Most of us dream and convert this dream into a goal. And we simply create milestones to track our progress. Milestones show what we are accomplishing and see how we accomplish even more.
You might have read these statements before: “People without goals are not as successful as they hope to be.” and “People who don’t write down goals are less likely to accomplish them.”
We believe that they’re true and most of us might be practicing the principle of these quotes. This shows how important goals are in the grand picture of seeing our dreams come true.
Did you know that any writer who wants to be known out there should have four goals? I never realized this until I read an article about this many years ago.
What are Goals?
Goals give us momentum to push through challenges while chasing our dreams. The problem for so many people is that they haven’t created goals that will help them succeed and their inability to follow through because of fear or poor goal creation holds them back.
Most of us would set goals at the beginning of the year and then never go back and look at them. Or for some, would have these vague, general ideas of things they wanted to accomplish but never create action steps or any plans to achieve anything. These are the reasons why goals fail.
Merriam-Webster dictionary defines a goal as “the end toward which effort is directed or aim”. It is synonymous with a target. So how could a goal and an objective be different?
Goals vs. Objectives
“Goals” and “objectives” are often used interchangeably. But actually, both terms are not the same. A goal is an outcome that is typically broad and long-term. An objective, on the other hand, defines the specific and measurable actions to achieve the goal. Thus, the main difference between the two is that a goal provides direction whereas an objective measures how you should follow that direction. Goals should align with your mission and vision while objectives use the SMART criteria.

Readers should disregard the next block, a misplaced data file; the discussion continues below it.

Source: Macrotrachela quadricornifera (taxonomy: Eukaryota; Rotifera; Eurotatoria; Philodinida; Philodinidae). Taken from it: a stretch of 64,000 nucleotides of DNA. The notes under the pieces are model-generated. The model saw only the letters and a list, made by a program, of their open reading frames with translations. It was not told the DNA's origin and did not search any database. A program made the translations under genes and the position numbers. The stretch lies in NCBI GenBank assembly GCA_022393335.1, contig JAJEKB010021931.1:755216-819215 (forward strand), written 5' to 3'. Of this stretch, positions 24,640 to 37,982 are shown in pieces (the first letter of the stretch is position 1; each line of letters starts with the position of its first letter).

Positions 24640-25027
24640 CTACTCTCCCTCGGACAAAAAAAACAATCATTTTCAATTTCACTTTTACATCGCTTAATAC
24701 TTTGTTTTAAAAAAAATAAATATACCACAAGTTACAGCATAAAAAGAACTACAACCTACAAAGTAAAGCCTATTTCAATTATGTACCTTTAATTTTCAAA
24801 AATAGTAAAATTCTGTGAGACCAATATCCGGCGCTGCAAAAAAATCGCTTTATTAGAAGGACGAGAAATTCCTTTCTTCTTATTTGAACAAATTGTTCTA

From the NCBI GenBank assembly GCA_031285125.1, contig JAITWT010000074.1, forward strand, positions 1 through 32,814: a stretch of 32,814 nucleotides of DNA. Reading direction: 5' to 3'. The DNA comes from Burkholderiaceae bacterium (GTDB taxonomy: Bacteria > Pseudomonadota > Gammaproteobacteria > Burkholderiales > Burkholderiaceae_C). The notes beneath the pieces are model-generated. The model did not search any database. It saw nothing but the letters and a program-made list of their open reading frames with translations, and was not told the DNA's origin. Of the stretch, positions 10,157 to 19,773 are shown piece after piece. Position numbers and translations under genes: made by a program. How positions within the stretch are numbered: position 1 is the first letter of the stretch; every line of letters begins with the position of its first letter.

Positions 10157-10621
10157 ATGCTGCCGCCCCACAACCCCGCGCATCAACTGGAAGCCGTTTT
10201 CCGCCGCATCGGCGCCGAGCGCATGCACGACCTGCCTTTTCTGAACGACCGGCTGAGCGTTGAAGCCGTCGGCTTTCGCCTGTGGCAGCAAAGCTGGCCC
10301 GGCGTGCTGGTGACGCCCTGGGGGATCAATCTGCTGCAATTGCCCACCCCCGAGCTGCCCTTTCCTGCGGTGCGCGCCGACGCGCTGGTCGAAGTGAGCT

The SMART Criteria
With that being said, it would make sense for me, at least, to use goals and objectives interchangeably when using the SMART criteria. Why? Because the SMART goal-setting framework allows us to set clear and measurable objectives while encouraging us to think about how we’ll reach the goal. For me, it’s like hitting two birds with one stone.
When speaking of goals, most of us use abstract words like “happiness”, “good health”, “money”, etc. Being specific means being free from ambiguity. The question is: how specific do you need to be? The more specific you are, the easier it will be to quantify your results along the way. Thus, converting “happiness” to specific things or events that will make you happy makes a better goal.
For example, if your happiness means having your dream job, then state that dream job specifically. Let’s say that your dream job is becoming a full-time author. But becoming a full-time author is not tangible or concrete. So we change “full-time author” to “writing a novel”.
In order for us to know if we reached the goal, there must be something that would measure the distance from where we are now to that goal. We have to quantify our goals so we can see our progress over time. The unit of measurement (except for the measure of time) varies from goal to goal.
Given the earlier goal of writing a novel, think about how to make it measurable to reach that goal by going into more detail which you can track. For example, writing a 50,000 word-novel makes the goal measurable because you specified a certain number.
However, writing a 50,000-word novel may seem daunting at first. So let’s get to the next criterion:
Attainable or Actionable
Some say that the A in SMART goal means “attainable”. Some say it’s “actionable”. Either way, they may be correct.
Every goal should be actionable in terms of getting somewhere. However, when writing a goal, we are talking about writing it as an action. A goal is actionable when it is clear what action needs to be taken to accomplish it. A simple way to make items actionable is to begin them with a verb. In this case, the verb is “writing”.
Also, an attainable goal is something realistic. To make goals realistic and attainable, it would be better to break down the big goal (writing a 50,000-word novel) into smaller tasks (writing a chapter). This way, you would know in yourself if the goal is something attainable or not.
Again, some say that the R in SMART goal means “realistic”. Some say “relevant”. Both may be correct.